Several different Palestinian groups claimed responsibility for the attack. But by afternoon it became certain that the bombers had been part of the Al-Aqsa Brigades, a militant offshoot of Fatah, the mainstream Palestine Liberation Organization (PLO) faction that is headed by Palestinian President Mahmoud Abbas. After the attack, Fatah flags hung outside the Gaza home of one of the bombers, 22-year-old Luay Laghwani, where relatives said he should be celebrated as a martyr, the Associated Press reported.
The suicide bombing, the first in a year, rattles the tentative return to Israeli-Palestinian peacemaking that was heralded in Annapolis, Md., last November, and which culminated in the visit to the region last month of President Bush, who has been pushing for a new Middle East peace deal by the end of his term.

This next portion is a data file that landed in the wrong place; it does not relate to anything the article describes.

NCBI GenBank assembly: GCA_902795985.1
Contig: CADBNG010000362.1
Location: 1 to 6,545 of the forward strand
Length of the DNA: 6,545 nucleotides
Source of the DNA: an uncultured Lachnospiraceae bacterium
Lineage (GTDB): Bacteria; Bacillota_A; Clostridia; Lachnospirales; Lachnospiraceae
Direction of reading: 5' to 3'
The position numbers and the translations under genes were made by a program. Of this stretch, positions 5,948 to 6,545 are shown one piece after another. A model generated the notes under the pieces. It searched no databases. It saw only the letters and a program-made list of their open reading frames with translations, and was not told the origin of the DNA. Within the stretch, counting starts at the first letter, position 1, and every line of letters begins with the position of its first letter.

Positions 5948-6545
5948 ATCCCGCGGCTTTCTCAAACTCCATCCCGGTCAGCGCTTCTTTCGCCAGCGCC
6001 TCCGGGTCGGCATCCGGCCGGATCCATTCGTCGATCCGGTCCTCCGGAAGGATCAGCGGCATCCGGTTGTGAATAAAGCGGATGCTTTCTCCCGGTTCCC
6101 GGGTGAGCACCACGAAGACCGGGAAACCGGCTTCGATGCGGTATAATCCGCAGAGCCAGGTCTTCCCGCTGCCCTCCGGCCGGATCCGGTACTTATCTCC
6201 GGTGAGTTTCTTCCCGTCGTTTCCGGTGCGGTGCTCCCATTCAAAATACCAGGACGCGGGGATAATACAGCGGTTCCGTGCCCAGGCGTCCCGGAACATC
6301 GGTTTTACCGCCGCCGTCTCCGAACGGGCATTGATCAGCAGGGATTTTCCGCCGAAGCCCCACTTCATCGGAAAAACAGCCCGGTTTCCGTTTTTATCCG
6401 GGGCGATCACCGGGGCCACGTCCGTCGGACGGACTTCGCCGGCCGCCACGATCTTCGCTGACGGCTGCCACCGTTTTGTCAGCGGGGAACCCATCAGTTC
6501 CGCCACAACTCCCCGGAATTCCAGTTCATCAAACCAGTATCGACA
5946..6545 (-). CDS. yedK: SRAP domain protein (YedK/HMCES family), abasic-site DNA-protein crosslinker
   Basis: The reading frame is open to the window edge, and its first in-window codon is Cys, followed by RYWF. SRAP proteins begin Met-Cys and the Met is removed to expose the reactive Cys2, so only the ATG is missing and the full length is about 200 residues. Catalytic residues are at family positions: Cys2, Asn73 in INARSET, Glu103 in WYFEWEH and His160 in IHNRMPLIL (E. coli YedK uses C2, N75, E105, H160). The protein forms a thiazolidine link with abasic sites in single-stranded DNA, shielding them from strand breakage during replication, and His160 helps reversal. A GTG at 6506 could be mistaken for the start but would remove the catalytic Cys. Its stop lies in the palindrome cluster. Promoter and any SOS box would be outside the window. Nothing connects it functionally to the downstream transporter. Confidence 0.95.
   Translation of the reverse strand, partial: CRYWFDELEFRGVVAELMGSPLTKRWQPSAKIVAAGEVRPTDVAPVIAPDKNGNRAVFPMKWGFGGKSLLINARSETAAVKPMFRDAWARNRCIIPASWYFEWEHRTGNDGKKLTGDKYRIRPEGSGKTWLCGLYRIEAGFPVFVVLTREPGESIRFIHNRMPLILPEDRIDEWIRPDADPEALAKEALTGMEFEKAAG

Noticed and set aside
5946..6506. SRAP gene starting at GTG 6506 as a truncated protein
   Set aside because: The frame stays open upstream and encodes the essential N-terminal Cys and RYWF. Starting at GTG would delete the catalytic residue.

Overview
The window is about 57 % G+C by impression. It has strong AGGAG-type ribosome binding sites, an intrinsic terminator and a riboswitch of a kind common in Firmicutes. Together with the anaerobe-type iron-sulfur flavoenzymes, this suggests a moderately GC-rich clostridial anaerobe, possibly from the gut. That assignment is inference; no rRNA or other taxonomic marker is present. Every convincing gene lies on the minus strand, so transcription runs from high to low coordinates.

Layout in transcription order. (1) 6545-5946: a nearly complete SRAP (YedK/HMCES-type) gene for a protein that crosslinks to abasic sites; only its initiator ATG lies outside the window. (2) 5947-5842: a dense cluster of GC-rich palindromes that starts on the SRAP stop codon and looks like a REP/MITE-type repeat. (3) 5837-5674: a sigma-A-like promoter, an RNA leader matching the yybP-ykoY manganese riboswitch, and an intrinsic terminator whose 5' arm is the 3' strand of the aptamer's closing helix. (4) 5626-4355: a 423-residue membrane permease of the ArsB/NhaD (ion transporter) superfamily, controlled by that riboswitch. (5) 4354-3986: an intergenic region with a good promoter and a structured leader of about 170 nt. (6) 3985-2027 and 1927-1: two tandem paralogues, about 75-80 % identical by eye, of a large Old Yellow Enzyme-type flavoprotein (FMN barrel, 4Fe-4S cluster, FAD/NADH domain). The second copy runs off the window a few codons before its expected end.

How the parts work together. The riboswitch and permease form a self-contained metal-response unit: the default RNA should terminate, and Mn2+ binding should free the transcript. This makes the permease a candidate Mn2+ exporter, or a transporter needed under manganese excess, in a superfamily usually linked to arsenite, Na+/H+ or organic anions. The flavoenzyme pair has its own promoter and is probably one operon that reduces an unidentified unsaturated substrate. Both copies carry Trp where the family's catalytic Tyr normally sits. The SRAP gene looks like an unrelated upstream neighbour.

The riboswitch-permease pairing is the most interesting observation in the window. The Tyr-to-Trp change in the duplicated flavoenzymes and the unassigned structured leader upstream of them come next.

Since Israel's well-guarded nuclear plant is more than six miles from the shopping center where the bombers struck, Israeli officials dismissed theories that this site was the true target. Dimona, mostly known as a hardscrabble desert town riddled with poverty, had never seen an incidence of terrorism. Most residents said that the quiet, off-the-radar feeling had abruptly come to an end.
Moshe Malka, a lawyer in the middle of a busy morning, heard the first explosion and ran downstairs. Amid the chaos and bloodshed, he saw an injured man lying on the ground and ran over to help him. Mr. Malka undid the man's jacket and saw that his middle was wrapped in an explosives belt.
In that moment, he said, he saw his life flash before his eyes.